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2 Tutorials that teach Solving a Quadratic Equation using the Quadratic Formula
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Solving a Quadratic Equation using the Quadratic Formula

Solving a Quadratic Equation using the Quadratic Formula

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In this lesson, students will learn more in depth about how to use the quadratic formula to solve quadratic equations.

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Tutorial
This tutorial covers how to solve quadratic equations using the quadratic formula, through the definition and discussion of:
  1. Quadratic Equations: A Review
  2. The Quadratic Formula: A Review
  3. Solving Quadratic Equations with the Quadratic Formula


1. Quadratic Equations: A Review

In review, a quadratic equation is an equation that can be written in the following form, where a, b, and c are real numbers:

a x squared plus b x plus c equals 0

Factoring, or variable isolation, may be used to solve some quadratic equations, but not all. The quadratic formula, however, can be used to find solutions to all quadratic equations, even when factoring or variable isolation is difficult or impossible. Therefore, sometimes it is necessary to use the quadratic formula to find solutions to a quadratic equation.


2. The Quadratic Formula: A Review

You may recall that the quadratic formula states that the solution(s) to a quadratic equation, x, are equal to:

KEY FORMULA
x equals fraction numerator negative b plus-or-minus square root of b squared minus 4 a c end root over denominator 2 a end fraction

The values for a, b, and c in the quadratic formula come from the values of a, b, and c in the quadratic equation. The plus-minus symbol here indicates that a quadratic equation may have two solutions.

File:1369-quadratic1.PNG

When working with the quadratic formula, you often have to simplify square roots using the product property, as shown below, or by recognizing perfect squares.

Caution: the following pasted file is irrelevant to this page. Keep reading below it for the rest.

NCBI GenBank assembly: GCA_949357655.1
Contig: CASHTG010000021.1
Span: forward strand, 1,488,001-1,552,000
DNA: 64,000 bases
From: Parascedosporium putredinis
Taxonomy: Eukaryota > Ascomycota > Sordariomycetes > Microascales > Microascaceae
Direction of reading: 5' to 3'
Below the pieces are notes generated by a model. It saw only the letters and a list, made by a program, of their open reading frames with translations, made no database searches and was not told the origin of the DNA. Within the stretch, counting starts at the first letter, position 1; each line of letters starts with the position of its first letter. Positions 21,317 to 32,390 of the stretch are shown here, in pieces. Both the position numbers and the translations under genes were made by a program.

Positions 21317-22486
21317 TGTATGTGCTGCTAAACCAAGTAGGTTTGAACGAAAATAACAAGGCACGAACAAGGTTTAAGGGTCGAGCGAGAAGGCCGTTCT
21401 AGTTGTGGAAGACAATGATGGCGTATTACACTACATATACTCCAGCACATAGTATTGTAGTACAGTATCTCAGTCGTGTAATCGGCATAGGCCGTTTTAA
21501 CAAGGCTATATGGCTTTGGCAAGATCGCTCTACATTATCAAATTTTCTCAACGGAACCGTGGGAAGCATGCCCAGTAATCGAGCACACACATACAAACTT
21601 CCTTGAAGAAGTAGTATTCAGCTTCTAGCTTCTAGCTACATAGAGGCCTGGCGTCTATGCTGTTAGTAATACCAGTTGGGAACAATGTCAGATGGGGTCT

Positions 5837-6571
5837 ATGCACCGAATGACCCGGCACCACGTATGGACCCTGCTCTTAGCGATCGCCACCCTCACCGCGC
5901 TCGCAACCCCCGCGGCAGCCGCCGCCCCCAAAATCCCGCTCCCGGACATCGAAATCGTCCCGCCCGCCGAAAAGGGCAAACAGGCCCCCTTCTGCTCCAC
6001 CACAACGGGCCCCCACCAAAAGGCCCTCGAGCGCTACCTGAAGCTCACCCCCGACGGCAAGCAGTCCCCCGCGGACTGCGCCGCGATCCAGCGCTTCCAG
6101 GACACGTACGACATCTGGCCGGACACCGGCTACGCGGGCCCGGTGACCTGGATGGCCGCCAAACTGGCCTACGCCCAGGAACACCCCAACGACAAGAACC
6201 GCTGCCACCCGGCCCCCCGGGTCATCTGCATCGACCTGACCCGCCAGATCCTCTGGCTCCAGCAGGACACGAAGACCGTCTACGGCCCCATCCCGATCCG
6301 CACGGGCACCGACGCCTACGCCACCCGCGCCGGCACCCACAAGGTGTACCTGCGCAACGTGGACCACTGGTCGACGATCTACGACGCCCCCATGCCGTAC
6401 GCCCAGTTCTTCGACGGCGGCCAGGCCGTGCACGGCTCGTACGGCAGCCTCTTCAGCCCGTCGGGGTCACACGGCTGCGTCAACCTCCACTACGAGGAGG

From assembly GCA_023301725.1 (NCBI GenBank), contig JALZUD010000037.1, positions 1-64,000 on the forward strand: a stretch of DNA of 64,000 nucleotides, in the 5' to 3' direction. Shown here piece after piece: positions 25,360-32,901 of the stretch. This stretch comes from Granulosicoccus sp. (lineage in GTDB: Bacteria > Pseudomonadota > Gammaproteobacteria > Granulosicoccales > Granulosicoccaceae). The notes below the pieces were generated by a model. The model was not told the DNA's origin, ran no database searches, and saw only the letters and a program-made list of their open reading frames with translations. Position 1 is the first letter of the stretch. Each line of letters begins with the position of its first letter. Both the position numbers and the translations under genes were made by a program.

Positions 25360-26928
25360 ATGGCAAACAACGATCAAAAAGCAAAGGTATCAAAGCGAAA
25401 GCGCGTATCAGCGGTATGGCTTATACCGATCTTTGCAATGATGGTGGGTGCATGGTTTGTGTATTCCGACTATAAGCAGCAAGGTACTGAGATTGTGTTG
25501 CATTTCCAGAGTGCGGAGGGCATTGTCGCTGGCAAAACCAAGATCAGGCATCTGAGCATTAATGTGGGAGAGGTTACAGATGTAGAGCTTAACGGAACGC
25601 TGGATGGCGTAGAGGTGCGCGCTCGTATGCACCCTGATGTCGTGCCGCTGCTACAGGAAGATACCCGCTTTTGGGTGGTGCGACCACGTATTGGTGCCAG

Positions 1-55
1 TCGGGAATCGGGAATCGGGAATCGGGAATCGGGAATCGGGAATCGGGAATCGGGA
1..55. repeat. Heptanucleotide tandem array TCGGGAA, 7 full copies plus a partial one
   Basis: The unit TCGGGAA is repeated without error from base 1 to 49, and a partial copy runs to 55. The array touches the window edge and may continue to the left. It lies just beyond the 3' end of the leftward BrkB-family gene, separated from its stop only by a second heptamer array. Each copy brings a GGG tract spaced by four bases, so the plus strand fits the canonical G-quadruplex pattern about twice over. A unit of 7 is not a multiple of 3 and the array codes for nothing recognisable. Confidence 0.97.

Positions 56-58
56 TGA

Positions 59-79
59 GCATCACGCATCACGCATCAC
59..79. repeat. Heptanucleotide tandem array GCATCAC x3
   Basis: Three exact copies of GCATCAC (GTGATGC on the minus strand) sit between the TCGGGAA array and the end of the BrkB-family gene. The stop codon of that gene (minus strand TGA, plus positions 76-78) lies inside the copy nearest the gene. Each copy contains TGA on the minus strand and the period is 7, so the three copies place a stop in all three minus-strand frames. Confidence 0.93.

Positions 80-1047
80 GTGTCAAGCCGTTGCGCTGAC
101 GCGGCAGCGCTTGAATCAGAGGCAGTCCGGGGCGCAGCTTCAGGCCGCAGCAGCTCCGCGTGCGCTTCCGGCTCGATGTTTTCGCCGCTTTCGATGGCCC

KEY FORMULA
square root of a b end root equals square root of a times square root of b


3. Solving Quadratic Equations with the Quadratic Formula

Suppose you want to solve the quadratic equation:

x squared plus 7 x minus 4 equals 0

You can solve this equation using the quadratic formula. From the equation, you can see that there is no written number in front of x^2, meaning that there is an implied coefficient of 1. Therefore, a equals 1. You can also see that b equals 7 and c equals -4.

File:1372-quadratic2.PNG

Substituting these values into the formula provides:

x equals fraction numerator negative 7 plus-or-minus square root of 7 squared minus 4 left parenthesis 1 right parenthesis left parenthesis negative 4 right parenthesis end root over denominator 2 left parenthesis 1 right parenthesis end fraction

You can simplify the numerator and the denominator separately. Simplifying the denominator is simple:

x equals fraction numerator negative 7 plus-or-minus square root of 7 squared minus 4 left parenthesis 1 right parenthesis left parenthesis negative 4 right parenthesis end root over denominator 2 end fraction

Next, you can simplify the numerator, which is more complicated, because it involves the plus-minus symbol, square roots, and other operations. You start underneath the square root. moving left to right. 7^2 is 49, and 4 times -1 is -16. You now have 49 minus -16, which is the same as 49 plus 16, which equals 65. The square root of 65 cannot be further simplified, so you’d leave it as written.